I Believe in the Staying Power of Music
In 1970, when I moved to Dallas, I met a woman named Cleo. She had been a prominent Dallas piano teacher, and we worked together with the Dallas Museum of Art’s Sunday Concert Series. Cleo was in charge of securing performers for the series. Not too many years later, Cleo was lovingly relieved of her responsibilities. She had begun to double-book concerts, and mixups were frequent. Cleo had Alzheimer’s, a disease just then becoming better known by the general public.
Many years later, I went Christmas caroling with a church group to a nursing home. Our group performed its prescribed 15 minutes of music, and we neared the end of our traditional carols. Everyone was invited to sing along. Those elderly residents who were able, stood and moved forward to form a circle with us, holding hands. Nurse attendants pushed others in wheelchairs to the center of the room. We were a motley group, ranging from bouncy teenaged visitors, to residents who’d lived over a century.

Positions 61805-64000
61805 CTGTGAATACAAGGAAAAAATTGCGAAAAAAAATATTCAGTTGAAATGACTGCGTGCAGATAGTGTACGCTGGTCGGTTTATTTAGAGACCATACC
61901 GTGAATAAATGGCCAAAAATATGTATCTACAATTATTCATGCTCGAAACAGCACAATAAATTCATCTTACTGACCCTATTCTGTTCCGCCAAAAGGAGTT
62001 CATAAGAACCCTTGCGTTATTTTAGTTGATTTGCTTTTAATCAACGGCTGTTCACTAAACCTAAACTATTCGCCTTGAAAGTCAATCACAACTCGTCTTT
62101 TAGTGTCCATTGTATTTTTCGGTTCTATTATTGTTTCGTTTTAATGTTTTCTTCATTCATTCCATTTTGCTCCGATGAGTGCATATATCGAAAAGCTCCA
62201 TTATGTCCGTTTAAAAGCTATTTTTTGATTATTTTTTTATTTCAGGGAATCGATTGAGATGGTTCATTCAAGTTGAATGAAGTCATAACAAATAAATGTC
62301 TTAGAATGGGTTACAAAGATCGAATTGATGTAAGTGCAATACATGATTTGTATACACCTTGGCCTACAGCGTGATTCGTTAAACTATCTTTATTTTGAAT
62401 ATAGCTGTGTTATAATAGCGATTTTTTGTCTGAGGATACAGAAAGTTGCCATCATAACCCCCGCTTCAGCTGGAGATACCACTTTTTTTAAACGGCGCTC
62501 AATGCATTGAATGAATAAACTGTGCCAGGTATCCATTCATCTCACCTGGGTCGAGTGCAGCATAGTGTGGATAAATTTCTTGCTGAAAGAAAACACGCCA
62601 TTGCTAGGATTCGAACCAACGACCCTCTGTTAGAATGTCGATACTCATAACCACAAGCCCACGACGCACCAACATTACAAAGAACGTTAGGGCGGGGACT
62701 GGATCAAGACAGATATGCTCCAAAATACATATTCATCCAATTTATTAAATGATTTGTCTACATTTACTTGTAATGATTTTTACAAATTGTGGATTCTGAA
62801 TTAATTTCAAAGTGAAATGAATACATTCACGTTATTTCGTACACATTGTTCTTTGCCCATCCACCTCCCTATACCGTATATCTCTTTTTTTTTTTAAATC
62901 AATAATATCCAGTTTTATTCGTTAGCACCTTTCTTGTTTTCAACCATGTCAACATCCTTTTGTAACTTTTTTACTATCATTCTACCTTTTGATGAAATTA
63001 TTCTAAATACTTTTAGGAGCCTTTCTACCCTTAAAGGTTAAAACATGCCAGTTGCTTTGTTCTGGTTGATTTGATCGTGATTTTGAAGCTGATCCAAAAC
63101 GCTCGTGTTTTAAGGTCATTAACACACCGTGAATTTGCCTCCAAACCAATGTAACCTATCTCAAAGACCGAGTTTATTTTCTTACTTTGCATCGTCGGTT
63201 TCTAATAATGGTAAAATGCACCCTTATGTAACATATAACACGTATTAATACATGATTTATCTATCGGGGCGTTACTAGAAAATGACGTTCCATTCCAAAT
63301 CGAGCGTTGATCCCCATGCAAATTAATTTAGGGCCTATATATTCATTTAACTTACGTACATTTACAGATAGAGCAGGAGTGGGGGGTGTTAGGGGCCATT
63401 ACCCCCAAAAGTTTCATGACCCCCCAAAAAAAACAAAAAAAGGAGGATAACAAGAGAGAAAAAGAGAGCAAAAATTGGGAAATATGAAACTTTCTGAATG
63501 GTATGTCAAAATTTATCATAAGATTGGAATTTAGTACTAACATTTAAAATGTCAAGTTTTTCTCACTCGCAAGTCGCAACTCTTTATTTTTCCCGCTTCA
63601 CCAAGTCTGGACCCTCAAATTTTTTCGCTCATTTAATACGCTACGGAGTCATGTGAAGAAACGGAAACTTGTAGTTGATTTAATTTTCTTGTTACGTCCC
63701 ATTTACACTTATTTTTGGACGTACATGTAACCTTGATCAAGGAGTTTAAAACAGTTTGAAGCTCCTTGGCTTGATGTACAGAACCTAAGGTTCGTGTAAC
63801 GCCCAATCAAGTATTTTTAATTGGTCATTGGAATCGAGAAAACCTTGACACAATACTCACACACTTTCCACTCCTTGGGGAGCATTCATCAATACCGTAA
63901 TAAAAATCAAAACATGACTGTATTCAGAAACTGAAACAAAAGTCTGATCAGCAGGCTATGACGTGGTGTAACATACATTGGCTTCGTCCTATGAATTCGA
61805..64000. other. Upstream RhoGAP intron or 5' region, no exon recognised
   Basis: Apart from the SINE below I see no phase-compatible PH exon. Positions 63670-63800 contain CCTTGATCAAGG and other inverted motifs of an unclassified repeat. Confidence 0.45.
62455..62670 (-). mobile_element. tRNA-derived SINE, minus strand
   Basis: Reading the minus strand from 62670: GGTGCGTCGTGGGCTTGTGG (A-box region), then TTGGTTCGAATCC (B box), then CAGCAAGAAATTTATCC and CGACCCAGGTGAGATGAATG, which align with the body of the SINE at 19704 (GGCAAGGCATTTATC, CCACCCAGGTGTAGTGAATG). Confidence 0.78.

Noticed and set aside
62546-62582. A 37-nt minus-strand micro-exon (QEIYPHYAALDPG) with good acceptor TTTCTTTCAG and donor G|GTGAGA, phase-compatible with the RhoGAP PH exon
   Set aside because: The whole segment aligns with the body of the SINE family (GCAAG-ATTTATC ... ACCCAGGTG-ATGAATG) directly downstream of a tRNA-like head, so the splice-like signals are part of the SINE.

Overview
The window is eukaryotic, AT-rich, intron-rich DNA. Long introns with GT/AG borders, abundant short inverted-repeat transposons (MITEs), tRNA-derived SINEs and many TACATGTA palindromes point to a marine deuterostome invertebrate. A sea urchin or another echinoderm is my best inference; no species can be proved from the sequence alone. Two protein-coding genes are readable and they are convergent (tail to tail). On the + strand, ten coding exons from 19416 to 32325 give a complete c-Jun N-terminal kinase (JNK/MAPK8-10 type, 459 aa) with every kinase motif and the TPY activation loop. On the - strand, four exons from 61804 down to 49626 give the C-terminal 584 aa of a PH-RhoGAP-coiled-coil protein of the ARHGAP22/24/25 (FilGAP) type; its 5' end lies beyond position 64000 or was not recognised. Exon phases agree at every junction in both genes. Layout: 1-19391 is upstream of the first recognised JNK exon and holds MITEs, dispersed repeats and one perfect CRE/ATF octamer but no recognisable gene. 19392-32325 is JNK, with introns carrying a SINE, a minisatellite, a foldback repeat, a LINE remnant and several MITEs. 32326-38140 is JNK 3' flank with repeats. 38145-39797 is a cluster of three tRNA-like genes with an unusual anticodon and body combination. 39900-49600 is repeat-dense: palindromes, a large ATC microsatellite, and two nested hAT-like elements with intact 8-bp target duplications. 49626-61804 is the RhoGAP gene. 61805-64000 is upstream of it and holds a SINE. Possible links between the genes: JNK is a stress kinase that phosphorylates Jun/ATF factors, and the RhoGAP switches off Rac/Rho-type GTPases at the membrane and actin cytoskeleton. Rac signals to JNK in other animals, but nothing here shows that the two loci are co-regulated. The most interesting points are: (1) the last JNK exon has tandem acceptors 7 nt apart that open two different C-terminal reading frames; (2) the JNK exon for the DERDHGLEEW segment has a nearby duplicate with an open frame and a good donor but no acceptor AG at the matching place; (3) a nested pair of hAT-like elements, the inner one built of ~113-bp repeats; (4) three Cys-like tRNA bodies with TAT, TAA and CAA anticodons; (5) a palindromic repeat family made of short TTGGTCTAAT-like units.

At best, the sing-along would have received mixed reviews. Some residents sat in wheelchairs and stared into space, seemingly oblivious to the singing. Others sang a few lines; still others hummed, but not in any common rhythm or harmony. A few actually knew all the carols. They carried the group. But it was not exactly the warm, uplifting experience I’d anticipated, or so I first thought.
The last carol was “O Come, All Ye Faithful.” The chorus came, and I was startled by someone behind me who suddenly blurted out, in a completely foreign key, and at the top of her lungs, “O COME, LET US ADORE HIM…” Let’s just say the singer got everyone’s attention.
I turned to see who it was – it was Cleo. Cleo didn’t recognize me, or anyone else, as far as I could tell. She was being guided every step she took by an attendant. But, by God, she knew this carol, and she was radiant. She was making a joyful noise. The power of music still sparked a mighty response in her. What I witnessed was indeed an uplifting and humbling experience.
I think of Cleo whenever I hear this carol or sing these lines, and they give me a Christmas gift every year. When all else is gone, I hope that I too will be blessed with the staying power of music.